NATO Secretary General Anders Fogh Rasmussen and 28 members of the NATO council today made an unannounced visit to Kabul to underscore the military alliance's commitment to supporting Afghanistan after its fighting forces complete their withdrawal in 2014.
"Our visit today is a clear demonstration of our commitment," Rasmussen said at a joint press conference with Afghan President Hamid Karzai that was held to detail NATO plans to maintain a "non-combat" role beyond 2014. "All fifty nations that are part of our coalition remain committed to Afghanistan, now and for the long term."
The high profile tour comes just weeks after the U.N. Security Council cancelled an Afghanistan visit -- planned for next week -- because it was considered too dangerous.
The risk to foreign powers in Afghanistan is undeniable. On Wednesday, a suicide bombed rammed a truck filled with explosives into a joint NATO-Afghan army outpost in eastern Afghanistan, injuring at least 10 Afghan and coalition troops, according to an Associated Press report. And allied forces have come under increasing attack from troops within the Afghan security agencies.
But today's visit raised the question: Why is it safe enough for NATO ambassadors, including U.S. Ambassador Ivo Daalder, to travel there and not for the U.N. Security Council, which planned to travel with a far smaller delegation with nearly half the number of senior ambassadors?
Earlier this month, I reported that the U.N. Security Council had indefinitely postponed its plans to pay a visit to Afghanistan over October 21-25, as well as a side trip to Yemen.
The decision followed an October 2 closed-door briefing to the U.N. Security Council by Gregory Starr -- a former U.S. State Department security chief who currently oversees security matters for the Unite d Nations -- who claimed he had received specific threats, but that maybe the trip could be rescheduled for mid November.
The briefing caught U.N. envoys by surprise, as Starr had informed them just the day before that the trip to Afghanistan was "doable." The U.N. Special Representative Jan Kubis, meanwhile, is said to have agreed, and had hoped the council's visit would underscore the international community's commitment to Afghanistan after the withdrawal of NATO combat forces.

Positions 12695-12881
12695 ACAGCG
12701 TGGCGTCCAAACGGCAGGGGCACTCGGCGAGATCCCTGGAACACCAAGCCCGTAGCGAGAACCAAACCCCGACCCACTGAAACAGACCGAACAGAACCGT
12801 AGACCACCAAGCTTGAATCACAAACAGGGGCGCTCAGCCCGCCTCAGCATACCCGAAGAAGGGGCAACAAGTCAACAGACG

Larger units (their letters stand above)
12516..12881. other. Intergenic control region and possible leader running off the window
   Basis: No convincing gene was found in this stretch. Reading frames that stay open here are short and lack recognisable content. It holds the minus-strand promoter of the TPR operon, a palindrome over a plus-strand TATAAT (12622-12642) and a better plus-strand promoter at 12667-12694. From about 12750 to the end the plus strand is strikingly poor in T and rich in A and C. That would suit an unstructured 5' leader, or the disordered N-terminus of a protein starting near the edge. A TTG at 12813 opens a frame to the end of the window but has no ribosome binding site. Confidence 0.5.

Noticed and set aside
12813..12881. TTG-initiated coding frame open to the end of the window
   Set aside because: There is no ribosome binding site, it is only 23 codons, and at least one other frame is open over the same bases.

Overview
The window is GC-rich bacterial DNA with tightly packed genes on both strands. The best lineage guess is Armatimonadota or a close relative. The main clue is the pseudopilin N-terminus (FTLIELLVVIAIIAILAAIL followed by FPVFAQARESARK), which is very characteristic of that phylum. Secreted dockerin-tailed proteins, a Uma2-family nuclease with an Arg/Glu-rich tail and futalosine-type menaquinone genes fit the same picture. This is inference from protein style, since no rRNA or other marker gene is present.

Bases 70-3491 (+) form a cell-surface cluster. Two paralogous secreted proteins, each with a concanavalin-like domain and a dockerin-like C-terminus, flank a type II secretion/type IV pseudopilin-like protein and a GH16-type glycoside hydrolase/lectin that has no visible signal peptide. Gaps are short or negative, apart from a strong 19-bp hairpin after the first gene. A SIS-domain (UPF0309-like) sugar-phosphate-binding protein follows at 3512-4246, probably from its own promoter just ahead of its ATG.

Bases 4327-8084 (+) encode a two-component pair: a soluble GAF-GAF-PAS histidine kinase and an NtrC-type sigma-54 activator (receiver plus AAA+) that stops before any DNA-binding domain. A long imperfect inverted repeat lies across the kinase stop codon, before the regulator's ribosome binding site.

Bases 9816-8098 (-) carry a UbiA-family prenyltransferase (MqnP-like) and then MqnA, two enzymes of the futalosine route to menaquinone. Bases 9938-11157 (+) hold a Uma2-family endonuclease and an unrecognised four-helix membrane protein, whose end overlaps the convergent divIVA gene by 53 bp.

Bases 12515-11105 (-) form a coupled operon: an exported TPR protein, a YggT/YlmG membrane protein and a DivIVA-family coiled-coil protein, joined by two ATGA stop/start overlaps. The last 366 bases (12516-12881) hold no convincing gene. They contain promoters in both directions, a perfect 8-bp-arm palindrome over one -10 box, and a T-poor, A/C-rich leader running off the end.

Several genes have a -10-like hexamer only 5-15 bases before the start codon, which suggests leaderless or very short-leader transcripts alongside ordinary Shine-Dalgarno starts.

"He said there was new intelligence that wasn't available the day before," according to a U.N.-based diplomat.
The cancellation of the visit, which was being organized by Germany, has infuriated some delegations, particularly Berlin, which privately complained that the Security Council was squandering an opportunity to underscore U.N. support for the mission, according to council diplomats. Diplomats said that the United States, which had expressed concern about security conditions, was behind the decision to postpone the trip, at least until November.
"These are crucial times for Afghanistan: not only are preparations for transition in full swing -- but there are also elections coming up. Both need a strong and active UN presence on the ground with the full backing of the U.N. Security Council," said a U.N. based diplomat. "So if NATO can send this much-needed message, why not the U.N.?
"The very fact that the secretary general of NATO and 28 ambassadors of NATO countries deemed security sufficient for their mission sends an important message of confidence in the Afghani people," the diplomat said.
The United States declined to comment on the dispute.
But a Security Council diplomat defended the decision to postpone the trip, saying that while the U.S. and other council members were prepared to go to Afghanistan, there had been broad agreement in the council to put off the trip following Starr's security warning. "It's unfortunate that some members [of the Security Council] have misrepresented the facts given the broad consensus in the council to postpone the trip," the diplomat said.
This morning, the United Nations defended its decision to hold off the trip. "All we really have to say about it is that we made a recommendation based on the best information available," said Farhan Haq, the spokesman for the United Nations secretary general. "We stand by that recommendation, but will not comment further."
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Longtime Washington Post correspondent Colum Lynch reports on all things United Nations for Turtle Bay.